The Phony Campaign

2015-10-11 Update

Pun Salad took a small hiatus to check out Nashville, Tennessee last week, but we're back again, and plenty of phoniness has gone on in the interim. There are no changes to our PredictWise-based lineup. Carly Fiorina proved to be a one-week wonder at the top of the phony charts; Jeb resumes his usual position in first, with Hillary nipping at his heels:

Query String Hit Count Change Since
"Jeb Bush" phony 1,110,000 +10,000
"Hillary Clinton" phony 534,000 +52,000
"Carly Fiorina" phony 511,000 -1,959,000
"Donald Trump" phony 445,000 +78,000
"Ben Carson" phony 229,000 +121,000
"Joe Biden" phony 206,000 +53,000
"Bernie Sanders" phony 178,000 +32,000
"Marco Rubio" phony 133,000 +2,000
"Chris Christie" phony 117,000 +1,000

Note: today's image is just one of the many results gettyimages returns when searching for "distrust". Something about it appealed to me… but I can't put my finger on it.

  • Phoniness is a perennial pundit topic; when you can't think of anything to write about, and a deadline approacheth, you can always write about authenticity at least once every campaign season. NYT writer (and Dartmouth prof) Brendan Nyhan grabbed that life preserver a few days ago: "Hillary Clinton’s Authenticity Problem, and Ours" Is Hillary really all that phony?

    In reality, all politicians are strategic about the image and behaviors they present to voters. Some just hide the artifice better than others.

    Prof Nyhan's article contains no points we haven't seen (and linked to) before, but it's link-filled as befits his even-handed academic take. He glosses over the particular manifestation of Hillary's phoniness: she does a very poor job of masking her lust for political power.

  • Another professor, Greg Mankiw of Harvard, illustrates our thesis with a concrete example: Hillary's recent flipflop on the TPP trade deal: for it before she was against it. Prof Mankiw notes that most economists favor freer trade, and a lot of them have come out in favor of TPP. But a lot of economists (especally in academia) are also Democrats. The obvious question:

    So, will those economists who like Clinton start to turn against her? I doubt it. My guess is that most of them don't believe what she is now saying. They expect that once she moves back into the White House, she will return to the moderate view of trade deals that her husband championed. In other words, they are counting on her being untrustworthy. If they had reason to doubt her mendacity, then they would start to worry.

    Possible new slogan for the paraphernalia on sale Hillary store: "Trust her, she's lying."

  • Jonah Goldberg's column is similar in theme and tactfully headlined: "Flip-Flops Show Hillary’s Long on Ambition, Short on Principles". I would have gone with the first-paragraph zinger: "little more than political ambition wrapped in a pantsuit." Jonah reminds us that TPP is just the latest:

    In fact, finding evidence that Clinton operates this way is like looking for evidence that fire is hot. In 2008, when it was in her interest, Clinton was against federal “blanket rules” on guns; now she’s making extra-constitutional gun-grabbing the centerpiece of her campaign (at least this week, while a recent mass murder is still fresh in our memories). She long opposed same-sex marriage on principle, until the times required a new position. She initially thought the undercover videos of Planned Parenthood were “disturbing.” But within 48 hours, she was a stalwart defender of Planned Parenthood. As more — and more disturbing — videos emerged, she grew more adamant that the outrage wasn’t the fetal organ harvesting, but the videos exposing them.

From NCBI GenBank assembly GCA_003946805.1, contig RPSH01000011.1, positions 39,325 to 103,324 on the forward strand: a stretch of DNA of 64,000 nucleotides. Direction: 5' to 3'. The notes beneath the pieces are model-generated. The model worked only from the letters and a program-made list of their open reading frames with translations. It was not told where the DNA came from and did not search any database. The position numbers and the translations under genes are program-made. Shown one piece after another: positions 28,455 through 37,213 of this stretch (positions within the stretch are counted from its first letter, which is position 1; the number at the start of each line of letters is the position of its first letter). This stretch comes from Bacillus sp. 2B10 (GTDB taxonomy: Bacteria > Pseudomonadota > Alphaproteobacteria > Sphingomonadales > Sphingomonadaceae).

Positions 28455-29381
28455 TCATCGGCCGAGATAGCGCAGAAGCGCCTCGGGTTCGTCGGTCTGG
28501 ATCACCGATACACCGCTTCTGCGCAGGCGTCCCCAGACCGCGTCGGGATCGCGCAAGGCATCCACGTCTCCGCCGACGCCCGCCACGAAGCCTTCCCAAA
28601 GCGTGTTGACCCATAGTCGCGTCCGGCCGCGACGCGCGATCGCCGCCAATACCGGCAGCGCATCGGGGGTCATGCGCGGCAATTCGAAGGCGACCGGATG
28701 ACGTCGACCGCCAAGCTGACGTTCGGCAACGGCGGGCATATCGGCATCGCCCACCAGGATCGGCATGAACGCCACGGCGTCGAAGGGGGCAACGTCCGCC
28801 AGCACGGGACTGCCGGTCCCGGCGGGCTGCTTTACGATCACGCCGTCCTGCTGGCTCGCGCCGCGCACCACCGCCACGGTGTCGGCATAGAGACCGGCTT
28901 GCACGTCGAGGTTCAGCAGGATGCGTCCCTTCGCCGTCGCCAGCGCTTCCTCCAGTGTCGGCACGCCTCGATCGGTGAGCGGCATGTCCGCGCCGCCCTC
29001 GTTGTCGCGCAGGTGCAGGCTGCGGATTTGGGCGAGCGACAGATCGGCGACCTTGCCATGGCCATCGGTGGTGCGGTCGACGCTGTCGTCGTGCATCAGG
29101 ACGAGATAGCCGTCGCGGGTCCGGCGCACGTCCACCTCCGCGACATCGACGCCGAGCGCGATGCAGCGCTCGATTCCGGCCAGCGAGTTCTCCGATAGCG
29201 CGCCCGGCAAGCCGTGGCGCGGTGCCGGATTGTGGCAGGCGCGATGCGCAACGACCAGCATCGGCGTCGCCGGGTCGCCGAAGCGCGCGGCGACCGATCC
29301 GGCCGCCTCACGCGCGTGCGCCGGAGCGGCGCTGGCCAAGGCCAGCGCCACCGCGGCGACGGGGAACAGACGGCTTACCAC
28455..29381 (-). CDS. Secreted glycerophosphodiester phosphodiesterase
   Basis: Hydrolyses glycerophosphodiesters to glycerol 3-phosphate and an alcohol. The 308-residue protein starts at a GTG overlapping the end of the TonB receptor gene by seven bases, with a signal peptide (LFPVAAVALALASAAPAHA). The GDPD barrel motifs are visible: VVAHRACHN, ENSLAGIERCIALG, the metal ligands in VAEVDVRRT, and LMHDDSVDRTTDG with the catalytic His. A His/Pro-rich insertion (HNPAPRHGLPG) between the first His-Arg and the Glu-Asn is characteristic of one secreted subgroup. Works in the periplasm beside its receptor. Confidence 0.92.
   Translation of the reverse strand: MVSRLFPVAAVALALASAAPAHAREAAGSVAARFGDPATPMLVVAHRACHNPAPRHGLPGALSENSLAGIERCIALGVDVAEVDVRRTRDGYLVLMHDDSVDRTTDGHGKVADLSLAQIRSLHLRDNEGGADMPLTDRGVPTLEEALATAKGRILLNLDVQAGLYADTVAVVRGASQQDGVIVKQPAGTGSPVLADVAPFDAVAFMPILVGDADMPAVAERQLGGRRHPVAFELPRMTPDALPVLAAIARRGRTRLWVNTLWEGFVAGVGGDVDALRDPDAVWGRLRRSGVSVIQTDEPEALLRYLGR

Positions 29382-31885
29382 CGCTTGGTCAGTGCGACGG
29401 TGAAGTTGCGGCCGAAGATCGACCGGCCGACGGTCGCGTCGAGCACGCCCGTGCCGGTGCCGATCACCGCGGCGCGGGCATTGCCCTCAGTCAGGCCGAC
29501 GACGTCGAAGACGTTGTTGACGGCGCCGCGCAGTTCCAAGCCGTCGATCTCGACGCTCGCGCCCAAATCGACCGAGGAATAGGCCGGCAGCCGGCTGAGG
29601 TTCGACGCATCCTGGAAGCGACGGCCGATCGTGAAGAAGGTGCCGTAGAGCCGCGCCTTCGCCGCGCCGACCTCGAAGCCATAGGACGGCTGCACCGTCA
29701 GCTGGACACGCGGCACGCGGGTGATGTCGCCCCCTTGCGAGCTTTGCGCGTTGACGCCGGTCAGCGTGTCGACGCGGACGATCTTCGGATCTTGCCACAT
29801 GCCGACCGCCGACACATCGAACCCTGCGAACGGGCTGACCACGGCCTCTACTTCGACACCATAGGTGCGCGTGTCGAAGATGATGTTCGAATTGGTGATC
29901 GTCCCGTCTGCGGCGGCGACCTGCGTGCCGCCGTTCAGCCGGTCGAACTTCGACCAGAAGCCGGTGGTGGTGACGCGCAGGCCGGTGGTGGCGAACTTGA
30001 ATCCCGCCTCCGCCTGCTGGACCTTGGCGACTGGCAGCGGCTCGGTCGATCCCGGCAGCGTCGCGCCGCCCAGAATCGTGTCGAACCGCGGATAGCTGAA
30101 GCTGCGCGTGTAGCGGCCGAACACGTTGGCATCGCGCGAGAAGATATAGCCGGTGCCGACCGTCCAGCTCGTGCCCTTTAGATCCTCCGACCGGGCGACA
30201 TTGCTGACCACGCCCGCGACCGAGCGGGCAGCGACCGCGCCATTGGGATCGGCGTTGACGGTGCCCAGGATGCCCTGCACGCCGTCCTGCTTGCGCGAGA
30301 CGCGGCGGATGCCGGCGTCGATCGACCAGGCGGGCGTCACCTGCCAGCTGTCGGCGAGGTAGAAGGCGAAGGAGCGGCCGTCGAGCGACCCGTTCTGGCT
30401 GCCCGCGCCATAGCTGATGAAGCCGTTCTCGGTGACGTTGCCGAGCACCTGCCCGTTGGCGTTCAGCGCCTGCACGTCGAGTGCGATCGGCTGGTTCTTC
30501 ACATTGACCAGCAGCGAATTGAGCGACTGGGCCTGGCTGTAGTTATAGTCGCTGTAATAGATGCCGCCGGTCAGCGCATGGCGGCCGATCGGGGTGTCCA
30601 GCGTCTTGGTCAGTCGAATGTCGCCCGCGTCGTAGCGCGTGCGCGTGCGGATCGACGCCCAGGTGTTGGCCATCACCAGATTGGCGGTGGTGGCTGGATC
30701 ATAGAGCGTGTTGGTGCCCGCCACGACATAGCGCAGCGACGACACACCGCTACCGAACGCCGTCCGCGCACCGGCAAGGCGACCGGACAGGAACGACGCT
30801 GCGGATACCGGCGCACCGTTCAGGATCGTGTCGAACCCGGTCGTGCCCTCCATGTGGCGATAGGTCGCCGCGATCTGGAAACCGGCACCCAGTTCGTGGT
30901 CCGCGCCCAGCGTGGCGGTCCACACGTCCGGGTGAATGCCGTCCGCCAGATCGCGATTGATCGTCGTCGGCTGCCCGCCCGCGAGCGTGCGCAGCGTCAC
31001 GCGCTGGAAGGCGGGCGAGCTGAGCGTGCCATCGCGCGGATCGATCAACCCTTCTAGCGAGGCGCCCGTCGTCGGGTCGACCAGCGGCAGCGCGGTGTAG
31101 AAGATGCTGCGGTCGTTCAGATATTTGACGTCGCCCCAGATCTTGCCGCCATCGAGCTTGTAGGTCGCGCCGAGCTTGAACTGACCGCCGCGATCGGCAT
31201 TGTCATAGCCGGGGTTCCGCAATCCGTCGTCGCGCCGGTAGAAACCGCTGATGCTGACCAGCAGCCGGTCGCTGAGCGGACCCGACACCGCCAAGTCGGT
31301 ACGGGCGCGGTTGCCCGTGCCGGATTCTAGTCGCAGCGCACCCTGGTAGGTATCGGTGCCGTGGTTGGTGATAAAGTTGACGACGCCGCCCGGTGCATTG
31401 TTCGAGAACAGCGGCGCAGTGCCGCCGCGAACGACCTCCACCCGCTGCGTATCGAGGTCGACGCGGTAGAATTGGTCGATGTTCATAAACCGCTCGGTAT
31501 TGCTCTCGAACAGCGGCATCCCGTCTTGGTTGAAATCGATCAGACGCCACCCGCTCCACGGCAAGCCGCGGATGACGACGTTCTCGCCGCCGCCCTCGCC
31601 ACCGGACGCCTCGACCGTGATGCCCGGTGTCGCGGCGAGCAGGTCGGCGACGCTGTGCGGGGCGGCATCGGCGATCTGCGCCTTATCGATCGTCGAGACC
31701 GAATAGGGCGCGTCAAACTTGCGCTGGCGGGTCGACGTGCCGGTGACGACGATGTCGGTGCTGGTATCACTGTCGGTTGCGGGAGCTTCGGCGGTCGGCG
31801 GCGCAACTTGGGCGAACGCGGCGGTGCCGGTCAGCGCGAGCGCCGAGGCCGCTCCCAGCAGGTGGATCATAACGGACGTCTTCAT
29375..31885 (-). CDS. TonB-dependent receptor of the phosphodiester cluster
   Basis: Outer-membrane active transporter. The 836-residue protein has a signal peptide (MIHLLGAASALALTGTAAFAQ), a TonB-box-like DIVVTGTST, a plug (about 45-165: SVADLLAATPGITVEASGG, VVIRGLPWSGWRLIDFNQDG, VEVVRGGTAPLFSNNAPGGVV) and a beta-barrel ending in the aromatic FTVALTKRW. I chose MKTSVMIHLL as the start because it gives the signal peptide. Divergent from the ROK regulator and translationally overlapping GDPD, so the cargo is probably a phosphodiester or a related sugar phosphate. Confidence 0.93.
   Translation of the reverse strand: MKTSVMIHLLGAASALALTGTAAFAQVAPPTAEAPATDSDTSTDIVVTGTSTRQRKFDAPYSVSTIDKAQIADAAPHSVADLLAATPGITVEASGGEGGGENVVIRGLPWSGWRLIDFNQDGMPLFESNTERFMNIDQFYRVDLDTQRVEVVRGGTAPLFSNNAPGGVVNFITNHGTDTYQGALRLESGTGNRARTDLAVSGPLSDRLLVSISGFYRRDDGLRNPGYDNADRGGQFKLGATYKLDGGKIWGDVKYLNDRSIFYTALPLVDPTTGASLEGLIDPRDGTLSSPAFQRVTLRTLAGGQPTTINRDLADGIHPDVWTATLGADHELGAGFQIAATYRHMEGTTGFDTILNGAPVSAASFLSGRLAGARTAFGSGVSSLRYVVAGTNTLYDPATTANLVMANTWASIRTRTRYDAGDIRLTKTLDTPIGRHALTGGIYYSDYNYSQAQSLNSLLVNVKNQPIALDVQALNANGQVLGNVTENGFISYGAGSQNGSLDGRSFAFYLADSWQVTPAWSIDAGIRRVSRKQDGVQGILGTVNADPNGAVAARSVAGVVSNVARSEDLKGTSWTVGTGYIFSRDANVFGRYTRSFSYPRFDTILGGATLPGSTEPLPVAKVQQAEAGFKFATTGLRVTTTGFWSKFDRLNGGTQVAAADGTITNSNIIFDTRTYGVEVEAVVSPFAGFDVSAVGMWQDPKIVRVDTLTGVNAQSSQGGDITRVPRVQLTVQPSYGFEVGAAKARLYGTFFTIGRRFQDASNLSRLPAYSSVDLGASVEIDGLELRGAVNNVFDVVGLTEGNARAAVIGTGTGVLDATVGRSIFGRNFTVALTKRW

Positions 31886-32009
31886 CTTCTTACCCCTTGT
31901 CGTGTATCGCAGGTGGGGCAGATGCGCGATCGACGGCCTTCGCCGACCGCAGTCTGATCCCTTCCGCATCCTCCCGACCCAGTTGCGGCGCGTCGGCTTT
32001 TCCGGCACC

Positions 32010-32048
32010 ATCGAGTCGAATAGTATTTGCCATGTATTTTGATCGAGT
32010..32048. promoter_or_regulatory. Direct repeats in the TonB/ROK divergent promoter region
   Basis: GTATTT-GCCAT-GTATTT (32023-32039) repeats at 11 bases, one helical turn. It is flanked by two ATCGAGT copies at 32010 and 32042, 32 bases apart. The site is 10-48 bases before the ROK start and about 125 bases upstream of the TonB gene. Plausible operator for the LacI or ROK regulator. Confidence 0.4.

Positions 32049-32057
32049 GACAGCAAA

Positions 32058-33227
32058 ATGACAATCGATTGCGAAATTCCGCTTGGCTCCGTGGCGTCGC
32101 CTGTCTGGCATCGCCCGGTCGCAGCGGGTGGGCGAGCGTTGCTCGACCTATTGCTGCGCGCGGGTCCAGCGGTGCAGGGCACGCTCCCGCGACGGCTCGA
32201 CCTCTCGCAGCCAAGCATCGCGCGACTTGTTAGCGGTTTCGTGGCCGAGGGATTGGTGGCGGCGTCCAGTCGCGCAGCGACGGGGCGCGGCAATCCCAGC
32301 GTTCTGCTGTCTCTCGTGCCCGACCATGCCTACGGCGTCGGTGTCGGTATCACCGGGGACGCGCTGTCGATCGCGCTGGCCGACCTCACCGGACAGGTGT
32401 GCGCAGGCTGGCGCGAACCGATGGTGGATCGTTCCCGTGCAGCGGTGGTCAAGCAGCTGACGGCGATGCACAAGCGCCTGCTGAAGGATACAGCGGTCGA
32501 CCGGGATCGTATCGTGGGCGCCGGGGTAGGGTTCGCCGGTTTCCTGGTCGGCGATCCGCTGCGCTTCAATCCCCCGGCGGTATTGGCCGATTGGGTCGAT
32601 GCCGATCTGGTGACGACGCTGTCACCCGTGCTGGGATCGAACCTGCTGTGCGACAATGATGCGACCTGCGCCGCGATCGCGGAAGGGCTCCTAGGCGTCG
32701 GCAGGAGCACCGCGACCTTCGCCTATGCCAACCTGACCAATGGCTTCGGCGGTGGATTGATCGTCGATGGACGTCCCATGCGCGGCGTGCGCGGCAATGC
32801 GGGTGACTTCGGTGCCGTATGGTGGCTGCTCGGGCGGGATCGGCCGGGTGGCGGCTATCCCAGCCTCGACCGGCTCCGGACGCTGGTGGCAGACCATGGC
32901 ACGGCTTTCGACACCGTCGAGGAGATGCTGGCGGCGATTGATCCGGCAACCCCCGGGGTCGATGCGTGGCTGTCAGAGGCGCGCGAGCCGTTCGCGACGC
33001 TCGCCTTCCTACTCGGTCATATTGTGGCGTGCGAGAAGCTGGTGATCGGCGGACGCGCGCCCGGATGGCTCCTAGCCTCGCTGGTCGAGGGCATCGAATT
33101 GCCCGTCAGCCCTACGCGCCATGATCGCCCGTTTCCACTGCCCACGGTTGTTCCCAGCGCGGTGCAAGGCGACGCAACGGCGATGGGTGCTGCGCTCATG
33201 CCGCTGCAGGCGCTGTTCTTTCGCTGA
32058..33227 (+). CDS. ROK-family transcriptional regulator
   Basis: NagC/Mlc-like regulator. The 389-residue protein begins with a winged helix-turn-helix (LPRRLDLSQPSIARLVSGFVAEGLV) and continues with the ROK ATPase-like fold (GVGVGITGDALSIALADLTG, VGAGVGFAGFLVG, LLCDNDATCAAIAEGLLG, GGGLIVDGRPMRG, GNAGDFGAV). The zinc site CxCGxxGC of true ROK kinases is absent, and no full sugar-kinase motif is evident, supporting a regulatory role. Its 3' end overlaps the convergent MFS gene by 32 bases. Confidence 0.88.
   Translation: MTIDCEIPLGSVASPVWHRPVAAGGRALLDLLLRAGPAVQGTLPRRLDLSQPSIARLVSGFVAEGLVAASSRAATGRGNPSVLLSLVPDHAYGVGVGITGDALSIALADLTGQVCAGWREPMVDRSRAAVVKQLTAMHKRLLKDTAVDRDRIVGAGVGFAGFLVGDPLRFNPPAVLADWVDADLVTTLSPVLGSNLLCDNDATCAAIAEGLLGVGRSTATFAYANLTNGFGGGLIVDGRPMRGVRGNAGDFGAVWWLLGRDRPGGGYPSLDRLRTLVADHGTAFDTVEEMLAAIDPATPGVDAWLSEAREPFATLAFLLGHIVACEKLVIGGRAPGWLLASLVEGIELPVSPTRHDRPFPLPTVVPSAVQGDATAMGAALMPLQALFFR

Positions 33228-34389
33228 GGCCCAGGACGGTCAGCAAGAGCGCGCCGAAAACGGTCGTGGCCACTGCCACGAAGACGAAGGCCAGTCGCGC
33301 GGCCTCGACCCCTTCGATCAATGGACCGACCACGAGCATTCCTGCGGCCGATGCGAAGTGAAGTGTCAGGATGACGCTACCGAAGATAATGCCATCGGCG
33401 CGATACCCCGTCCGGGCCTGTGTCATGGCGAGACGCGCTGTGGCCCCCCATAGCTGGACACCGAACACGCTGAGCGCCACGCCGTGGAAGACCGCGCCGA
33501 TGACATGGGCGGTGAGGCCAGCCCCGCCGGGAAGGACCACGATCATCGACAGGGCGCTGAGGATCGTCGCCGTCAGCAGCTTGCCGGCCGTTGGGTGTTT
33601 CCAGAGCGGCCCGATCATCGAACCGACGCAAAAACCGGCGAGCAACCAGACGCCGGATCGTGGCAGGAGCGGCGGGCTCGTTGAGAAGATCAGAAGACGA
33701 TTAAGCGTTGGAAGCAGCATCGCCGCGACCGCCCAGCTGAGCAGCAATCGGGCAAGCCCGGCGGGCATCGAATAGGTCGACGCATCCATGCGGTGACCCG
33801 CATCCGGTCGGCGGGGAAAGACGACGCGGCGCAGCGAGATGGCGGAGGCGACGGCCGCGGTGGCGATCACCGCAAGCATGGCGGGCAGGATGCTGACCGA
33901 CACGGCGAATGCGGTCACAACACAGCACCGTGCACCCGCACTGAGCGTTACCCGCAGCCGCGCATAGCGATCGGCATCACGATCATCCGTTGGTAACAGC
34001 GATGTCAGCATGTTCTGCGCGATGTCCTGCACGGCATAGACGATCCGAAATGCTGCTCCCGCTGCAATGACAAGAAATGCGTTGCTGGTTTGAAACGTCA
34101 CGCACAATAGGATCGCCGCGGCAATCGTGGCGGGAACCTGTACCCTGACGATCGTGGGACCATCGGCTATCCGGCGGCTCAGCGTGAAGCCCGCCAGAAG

… and that's just the start.

  • Fox news personality Greta Van Susteren offers: "Free debate advice for Secretary Hillary Clinton: don’t be a phony". Strikes us as advising water not to be wet, (as Jonah notes) fire not to be so hot, or uranium nuclei to try to get along with fewer protons. But:

    “Tell us your views without careful hairsplitting to avoid taking on President Obama where you disagree or where you might disagree with certain segments of your party. In other words, blunt, straight talk – whatever it may be.”

    Can you imagine what that would sound like? If she were restricted to "blunt, straight talk" revealing her inner thoughts and core values, ungilded, unframed? Here's my take:

    "I want to be president."

    I think that's about all she could say. Over and over, until her time was up.

  • Thomas Sowell has—count 'em—a one, two, three part set of columns written around the theme of "Charlatans and Sheep". Although none of our current candidates are mentioned, this is worth keeping in mind anyway:

    One of the secrets of successful magicians on stage is directing the audience's attention to something that is attractive or distracting, but irrelevant to what is actually being done. That is also the secret of successful political charlatans.

    Consider the message directed at business owners by Senator Elizabeth Warren and President Barack Obama -- "You didn't build that!"

    Assuming for the sake of argument that a man who owns a business simply inherited it from his father, what follows? That politicians can use the inherited resources better than the heir? Such a sweeping assumption has neither logic nor evidence behind it -- but rhetoric doesn't have to have logic or evidence to be politically effective.

    OK, those are the charlatans. The sheep? Those who are gullible enough to buy the spiel. I.e., way too many of today's voters.